Last night I was talking to some clients about this concept – that, “Anything worth doing well is worth doing poorly at first.” It seems like such a simple concept, but consider how often we just don’t try things because we believe we are bad at them. The first time I played backgammon I lost over and over and over again. So you know what I did? I quit. It was frustrating. I just didn’t want to feel that way.
The first time I coached a client in my coach training program in the front of the entire room, I was terrified. I also was not very competent. Then we coached each other and videotaped ourselves. Then we offered each other feedback on how to improve. There was a lot of that for me – feedback on how to improve. I’m not going to lie to you. It was painful. And it was worth it.
How many things have you not tried because you are afraid you won’t be good at it? How many things have you tried and quit because you weren’t good at it? Or because you did not improve quickly enough? One of my favorite artists is Macklemore. He has an amazing song called “10,000 hours” which references a concept written about by Malcolm Gladwell in his book Outliers: The Story of Success. The concept is that it takes 10,000 hours to master anything.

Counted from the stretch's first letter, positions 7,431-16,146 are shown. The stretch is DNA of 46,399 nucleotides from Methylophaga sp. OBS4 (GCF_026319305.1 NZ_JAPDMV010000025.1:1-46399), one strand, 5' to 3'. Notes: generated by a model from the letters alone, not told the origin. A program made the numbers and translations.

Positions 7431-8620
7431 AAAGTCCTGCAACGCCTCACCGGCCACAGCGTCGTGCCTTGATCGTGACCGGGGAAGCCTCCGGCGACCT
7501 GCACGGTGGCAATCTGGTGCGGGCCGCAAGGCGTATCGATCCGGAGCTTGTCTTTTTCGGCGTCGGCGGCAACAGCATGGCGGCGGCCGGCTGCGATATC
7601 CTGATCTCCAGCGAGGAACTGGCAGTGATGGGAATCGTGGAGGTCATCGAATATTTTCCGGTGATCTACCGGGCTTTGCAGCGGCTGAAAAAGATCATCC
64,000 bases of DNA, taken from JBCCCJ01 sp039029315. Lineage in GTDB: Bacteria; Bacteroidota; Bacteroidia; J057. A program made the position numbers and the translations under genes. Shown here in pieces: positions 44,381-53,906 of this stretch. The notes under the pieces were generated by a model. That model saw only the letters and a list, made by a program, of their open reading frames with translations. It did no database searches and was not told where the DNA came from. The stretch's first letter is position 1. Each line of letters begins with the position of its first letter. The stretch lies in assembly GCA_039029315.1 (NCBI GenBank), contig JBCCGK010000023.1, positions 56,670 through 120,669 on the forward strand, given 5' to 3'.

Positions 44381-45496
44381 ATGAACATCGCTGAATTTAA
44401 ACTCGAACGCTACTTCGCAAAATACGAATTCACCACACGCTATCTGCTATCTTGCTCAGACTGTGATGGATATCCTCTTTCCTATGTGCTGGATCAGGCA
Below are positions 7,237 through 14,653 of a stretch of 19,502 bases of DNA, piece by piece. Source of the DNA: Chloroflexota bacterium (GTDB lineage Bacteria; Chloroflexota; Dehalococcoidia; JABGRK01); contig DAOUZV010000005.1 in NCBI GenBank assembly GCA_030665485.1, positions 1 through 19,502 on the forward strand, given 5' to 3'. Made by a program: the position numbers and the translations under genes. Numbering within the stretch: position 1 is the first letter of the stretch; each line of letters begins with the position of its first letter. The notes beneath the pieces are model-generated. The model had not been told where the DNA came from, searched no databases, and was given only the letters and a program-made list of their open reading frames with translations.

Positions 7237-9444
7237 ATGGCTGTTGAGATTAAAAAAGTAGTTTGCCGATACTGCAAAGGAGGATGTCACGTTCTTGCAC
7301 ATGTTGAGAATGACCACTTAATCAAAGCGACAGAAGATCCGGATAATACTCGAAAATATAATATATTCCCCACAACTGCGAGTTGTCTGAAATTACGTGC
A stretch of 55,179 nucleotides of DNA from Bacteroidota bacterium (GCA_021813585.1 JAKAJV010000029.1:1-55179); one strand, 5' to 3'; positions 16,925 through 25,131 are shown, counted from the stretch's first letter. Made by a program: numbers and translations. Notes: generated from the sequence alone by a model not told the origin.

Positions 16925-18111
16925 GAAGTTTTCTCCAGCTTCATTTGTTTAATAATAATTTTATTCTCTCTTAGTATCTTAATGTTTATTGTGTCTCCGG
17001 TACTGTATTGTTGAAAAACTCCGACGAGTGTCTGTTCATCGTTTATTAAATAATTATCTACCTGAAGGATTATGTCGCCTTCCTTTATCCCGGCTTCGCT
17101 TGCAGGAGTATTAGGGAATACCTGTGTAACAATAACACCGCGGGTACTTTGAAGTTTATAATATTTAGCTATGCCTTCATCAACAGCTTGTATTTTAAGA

If you worked 8 hours a day 5 days a week, that would be five years – solidly practicing this skill all day every workday without any kind of vacation.
Macklemore spoke about famous artists whom he had studied. About Basquiat, Escher and Keith Haring, he said, “The greats weren’t great because at birth they could paint. The greats were great because they paint a lot.”
So go. Try it. And if you suck and if it’s important to you, do it again. And again. You have to decide if it is worth it to you to become masterful.
Backgammon wasn’t worth it to me. Coaching was. I still take classes, read books, ask for feedback and add to my skill set. There are a lot of things I am learning to do in my practice which I do poorly. But it is so important to me to be the best possible coach for people to have what they want that I continue to practice. To fall down. To get up. To go again. 10,000 hours is a long time.
Anything worth doing well is worth doing poorly at first.